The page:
• Variables change between switching edges
• At first seems suspect
• Cancels out in the infinite sum
• Necessary step to put in terms of new states

23
Switching Function Summary
• QFS coefficients
• Solution to transcendental equation
• Inconvenient, but actually quite easy
• Can use noniterative approximations

24
Product Terms
• Commonly we have qx product of switching
function and continuous variable
• Generates higher order harmonics
• Approximation is the neglect of these
• Though, can include in extra state eqns if
desired

25
Product Terms, contd
• Brute-force calculation (preferred here)
• Discrete convolution
• Use complex exponential QFS for concise statement

2nd order example
26
Converter Model
• Boost converter example
• Tools in place ? apply to state equations

27
Synthesizing Model
• Thus far, weve not completely defined variables
• After making substitutions
• Can equate trigonometric coefficients to satisfy
• Only one of infinite choices, but yields TI model
• My states, I make them up

28
Equating Coefficients
• Example
• Arbitrary choice a(t) 1, b(t) 0
• Other choices dont satisfy constant-in-steady-st
ate desire, e.g.

29
Extracting the Equations
• Model is synthesized as
• vb is constant input, matrices are constants
• Will yield constant state variables in steady
state

30
Closed-loop Simulation (sawtooth)
• Current-mode control (parameters from lit.)

31
Closed-loop Simulation (triangle)
32
Toward Error Bounds
• Was tacitly assumed N was sufficient order
• Error will occur due to truncation of higher
order terms
• Usually, error will be small given
• Low-pass filters
• Low levels of excitation at higher frequencies
• Can bound the steady-state error, if not transient

33
Comparison with MFA
• Generates same state-space equations
• Slightly improved consideration of switching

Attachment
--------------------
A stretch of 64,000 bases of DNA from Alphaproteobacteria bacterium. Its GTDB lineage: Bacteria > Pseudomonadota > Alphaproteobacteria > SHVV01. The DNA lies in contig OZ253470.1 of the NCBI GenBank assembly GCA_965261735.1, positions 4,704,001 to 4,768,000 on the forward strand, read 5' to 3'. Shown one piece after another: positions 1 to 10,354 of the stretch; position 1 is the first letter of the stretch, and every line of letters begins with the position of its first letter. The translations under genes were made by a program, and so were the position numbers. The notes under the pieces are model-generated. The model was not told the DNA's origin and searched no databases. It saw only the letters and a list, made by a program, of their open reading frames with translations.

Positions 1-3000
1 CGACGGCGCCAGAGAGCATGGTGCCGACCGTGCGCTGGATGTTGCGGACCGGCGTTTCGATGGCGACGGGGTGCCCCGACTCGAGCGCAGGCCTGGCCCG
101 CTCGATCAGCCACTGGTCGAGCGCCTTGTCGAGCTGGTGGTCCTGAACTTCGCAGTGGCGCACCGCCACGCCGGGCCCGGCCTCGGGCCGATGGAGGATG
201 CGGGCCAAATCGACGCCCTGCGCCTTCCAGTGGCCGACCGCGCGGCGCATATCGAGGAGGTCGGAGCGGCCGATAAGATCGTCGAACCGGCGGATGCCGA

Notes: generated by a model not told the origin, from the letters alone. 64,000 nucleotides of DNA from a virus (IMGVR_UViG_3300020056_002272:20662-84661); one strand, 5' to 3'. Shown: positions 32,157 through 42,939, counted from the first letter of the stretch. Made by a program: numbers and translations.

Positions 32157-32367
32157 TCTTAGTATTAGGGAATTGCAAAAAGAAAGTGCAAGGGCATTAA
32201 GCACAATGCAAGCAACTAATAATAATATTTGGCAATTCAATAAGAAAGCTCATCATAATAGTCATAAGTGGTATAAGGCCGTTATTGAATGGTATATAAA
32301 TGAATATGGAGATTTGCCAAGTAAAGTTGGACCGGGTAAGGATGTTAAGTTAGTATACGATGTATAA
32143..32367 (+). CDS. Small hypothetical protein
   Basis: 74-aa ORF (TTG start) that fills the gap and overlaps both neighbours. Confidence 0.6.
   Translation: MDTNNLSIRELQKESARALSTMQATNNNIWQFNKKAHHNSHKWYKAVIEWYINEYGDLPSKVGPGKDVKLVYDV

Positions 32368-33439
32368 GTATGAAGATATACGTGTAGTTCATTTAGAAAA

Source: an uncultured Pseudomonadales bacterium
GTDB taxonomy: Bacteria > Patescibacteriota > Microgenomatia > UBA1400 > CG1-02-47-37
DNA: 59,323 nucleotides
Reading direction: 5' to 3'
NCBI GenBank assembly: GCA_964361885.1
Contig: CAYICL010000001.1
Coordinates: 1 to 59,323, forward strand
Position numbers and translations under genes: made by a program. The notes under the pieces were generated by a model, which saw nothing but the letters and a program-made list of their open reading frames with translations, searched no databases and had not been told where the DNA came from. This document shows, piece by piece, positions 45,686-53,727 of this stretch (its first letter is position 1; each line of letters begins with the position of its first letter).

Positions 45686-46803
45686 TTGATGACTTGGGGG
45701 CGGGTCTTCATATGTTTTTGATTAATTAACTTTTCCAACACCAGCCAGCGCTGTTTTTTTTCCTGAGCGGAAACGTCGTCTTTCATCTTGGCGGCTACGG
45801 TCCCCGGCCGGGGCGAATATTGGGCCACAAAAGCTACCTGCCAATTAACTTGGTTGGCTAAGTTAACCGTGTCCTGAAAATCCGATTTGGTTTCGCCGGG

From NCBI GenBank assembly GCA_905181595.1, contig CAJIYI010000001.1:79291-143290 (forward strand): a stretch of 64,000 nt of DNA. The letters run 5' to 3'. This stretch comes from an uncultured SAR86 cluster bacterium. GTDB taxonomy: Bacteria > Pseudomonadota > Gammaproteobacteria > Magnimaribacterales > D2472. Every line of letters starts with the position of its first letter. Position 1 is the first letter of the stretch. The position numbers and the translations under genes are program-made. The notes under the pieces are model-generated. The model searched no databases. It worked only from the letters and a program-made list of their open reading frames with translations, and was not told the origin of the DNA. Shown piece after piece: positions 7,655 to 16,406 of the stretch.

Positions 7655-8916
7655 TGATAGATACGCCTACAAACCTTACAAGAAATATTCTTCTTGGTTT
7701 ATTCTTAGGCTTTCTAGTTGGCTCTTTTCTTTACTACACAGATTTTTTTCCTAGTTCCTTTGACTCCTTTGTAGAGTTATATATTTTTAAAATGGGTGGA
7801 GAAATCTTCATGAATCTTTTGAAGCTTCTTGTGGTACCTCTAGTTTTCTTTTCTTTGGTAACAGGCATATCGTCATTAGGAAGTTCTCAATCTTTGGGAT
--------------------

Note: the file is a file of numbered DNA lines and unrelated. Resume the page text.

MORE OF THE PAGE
function here
• Avoided averaging integral
• Avoided slow-varying assumption
• Both neglect aliasing effects

34
More Comparison
• Both generally capture the average value more
precisely
• Both rely on truncations of actual signals
• Allowed for sawtooth vs. triangular carrier
• Proposed method was not a unique formulation
(infinite of zero terms)
• Linearization (below) is analytical with proposed
technique

35
Small-Signal Analysis
• Linearize the Qx terms (op operating point)
• Calculate the partials
• Messy derivation, but not bad end result

(Sawtooh)
(Triangle)
36
Linearized Boost
• Includes 1 harmonic in duty cycle command,
otherwise retains generality

37
Closed-loop Frequency Response
• 0th order component only (sawtooth)

Closed-loop gain differs by about 6 Higher
frequency analysis questionable due to neglect of
aliasing effects
38
Disturbing Issues
• Switching and sampling not exactly the same
• Cant apply directly sampling theorems
• But
• Higher frequency disturbances are effectively
aliased
• Signals aliased to low frequencies can pass
through easily
• Absolute phase shift of input disturbance matters
• (in typical small-signal analysis, only relative
phase matters)
• How can we account for this in a TI model?

39
Sinusoidal Disturbances
• Can use ideas from sinusoidal PWM
• Once linearized and perturbed, we introduce
unmodeled harmonics
• Choose important components from spectrum
• Let
• Use Bessel-function approach to get specific
components, e.g.

40
Example Disturbances
• 1 kHz switching, 400 Hz disturbance, dm 0.1

Actual freq 200 Hz
41
Example Disturbances
• 1 kHz switching, 500 Hz disturbance, dm 0.1

Actual freq 500 Hz
42
Example Disturbances
• 1 kHz switching, 900 Hz disturbance, dm 0.1

Actual freq 90 Hz
43
Example Disturbances
• 1 kHz switching, 1 kHz disturbance, dm 0.1

Actual freq 1 kHz
44
Other Work in Progress
• In most applications, the 2nd order effects dont
matter that much
• Sometimes, we design so they wont matter but
how can we be sure? How can we push the limit?
• Aliasing effects
• Digital sampling techniques
• Variable switching frequency
• Can we use MFA modeling techniques to investigate

45
Dominant Aliased Harmonic
• Looking between 0 and wsw only
• Harmonics of wsw reduced by factor of
• Model with an additional harmonic for fixed
frequency disturbance analysis

Relative sizes depend on fd
46
Digital Sampling Effects
• Voltage or current may be sampled
• Analog to digital converter
• Working with continuous time model
• Sampling can be modeled as 0th or 1st order hold
• Quantization error
• These create additional harmonics in small-signal
analysis
• Effects of (intentional?) over- or undersampling

47
Variable Switching Frequency
• Useful during transients
• Speed up switching to increase dynamic
performance
• Slow down during steady-state for lower switch
losses
• Let wsw vary with time must actually work in
terms of qsw the switching angle

48
Conclusion
• Multi-frequency techniques can capture
sometimes-important 2nd order effects
• Showed one technique that avoids formal averaging
• Seems to have easy instantiation (suggests
tool)
• Perhaps easier analysis
• Do other problems crop up?
• These methods have potential to tackle subtleties
near and above fsw/2